Tuesday, July 05, 2011

K-Hammer: The Good News? Jobs for Kids!

This is not mere rhetoric.

"...The worst element of that is that among the unemployed, against the American history, more than approaching half, have [been] unemployed for over six months. That is historically unprecedented in the United States. That is a phenomenon that is seen often in Europe, rarely seen here. In 2007 the average time to get a new job was five weeks. It's now near six months. And that implies a whole segment of the population, the more elderly or the middle-aged who may never get employed again," Charles Krauthammer said on FOX News this evening

The U-6 unemployment measure is now 15.8%.


J. Strupp said...

The economic costs associated with long term unemployment are a given at this point. What's missing from this statisic is the severe social costs associated with long term unemployment. The rising rates of homelessness among children which, of course, correlates to higher truencies and drop out rates, malnutrition, emotional distress for children (and mom and dad). Domestic violence is on the rise of course. The list goes on and on. Long term unemployment tears at the social fabric that this nation was made from.

I hear a lot of talk about how we're burdening our children and our children's children with debt. But look at what we're doing to them TODAY. Nevermind High School grad. unemployment, unemployment among college grads is just as outragous and at unacceptable levels by any unit of measurement. We're completely failing our children because we're afraid to finance our crisis over the next 10 years at less than 3%. It seems that by focusing on what might happen in the future, we've lost our focus on what needs to be done today. It's sad. And it's getting worse.

We're now 3 years into our lost decade if you've been keeping track.

Dad29 said...

Actually, Struppster, we've "financed" our generosity to a Federal Government beyond the wildest dreams of avarice.

That's been ongoing since FDR, and has grown at an even faster rate since LBJ and Carter--with help from Congresses of all stripes and hapless twits like GHWB and his son.

There's nothing left for the population, since the Gummint's employees took it all.

J. Strupp said...

So your saying the majority of the wealth in this country has moved from the population into hands of the government's employees?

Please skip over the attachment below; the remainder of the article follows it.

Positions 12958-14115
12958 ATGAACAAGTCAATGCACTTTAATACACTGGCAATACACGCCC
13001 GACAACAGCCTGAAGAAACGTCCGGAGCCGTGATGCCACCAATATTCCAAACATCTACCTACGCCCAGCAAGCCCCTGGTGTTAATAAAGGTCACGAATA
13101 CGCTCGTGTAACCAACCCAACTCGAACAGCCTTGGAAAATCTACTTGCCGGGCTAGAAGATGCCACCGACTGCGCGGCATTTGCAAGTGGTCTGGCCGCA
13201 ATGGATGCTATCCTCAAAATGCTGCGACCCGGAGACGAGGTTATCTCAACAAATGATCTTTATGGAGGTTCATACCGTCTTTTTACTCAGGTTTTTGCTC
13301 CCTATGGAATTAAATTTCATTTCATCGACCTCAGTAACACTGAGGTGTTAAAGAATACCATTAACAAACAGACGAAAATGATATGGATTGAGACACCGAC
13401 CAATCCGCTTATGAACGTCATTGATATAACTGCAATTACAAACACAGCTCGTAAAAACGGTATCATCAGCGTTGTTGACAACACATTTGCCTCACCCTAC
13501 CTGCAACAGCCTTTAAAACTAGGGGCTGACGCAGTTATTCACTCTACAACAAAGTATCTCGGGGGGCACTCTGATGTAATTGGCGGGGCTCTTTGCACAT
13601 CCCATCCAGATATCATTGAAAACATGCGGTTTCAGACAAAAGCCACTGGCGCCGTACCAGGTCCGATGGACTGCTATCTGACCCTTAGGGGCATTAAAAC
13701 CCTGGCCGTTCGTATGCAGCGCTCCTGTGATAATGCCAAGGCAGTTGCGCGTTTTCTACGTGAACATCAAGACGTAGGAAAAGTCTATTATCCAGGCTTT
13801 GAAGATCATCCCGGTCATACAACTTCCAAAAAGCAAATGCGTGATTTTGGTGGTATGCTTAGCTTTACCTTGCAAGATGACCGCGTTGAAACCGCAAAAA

Seems to me that our elected officials have financed and continue to finance our generosity to another segment of society as well.

Dad29 said...

You're an econ guy.

Seems to me that disposable income has been steadily reduced since the mid-1960's through a combination of:

1) increased Fed/State/Local taxation;

2) increased cost of goods, due partly to taxation of the selling entities AND due to regulatory cost-increases.

We could add, recently, the reduction/stagnation of real wage income due to availability of cheap labor AND export of manufacturing for the purposes of evading tax/reg costs in the US.

J. Strupp said...

1. As I said before, the total tax burden of the average American is not dramatically different than it was 40 years ago. You might be able to make the case that taxes/fees outside of the Federal income tax has moved upward but corporate/personal income tax burden has moved downward, not upward (especially if you're rich) since the 60's.

2. This assumes that we've seen a dramatic move upward in CPI over the past few decades as tax and regulatory costs are passed on to consumers and/or corporate profits dwindle. Last I checked both have gone in the opposite direction.

What HAS happened since the 60'
s has been the steady financialization of the American economy via de-regulation and the steady decline of the American industrial complex via "free" trade agreements, de-unionization and the strong dollar policy of the 1990's which allowed developing nations to manipulate their currencies by strategically accumulating vast quantities of U.S. Treasuries to boost exports and at the same time "export" unemployment to the rest of the developed world.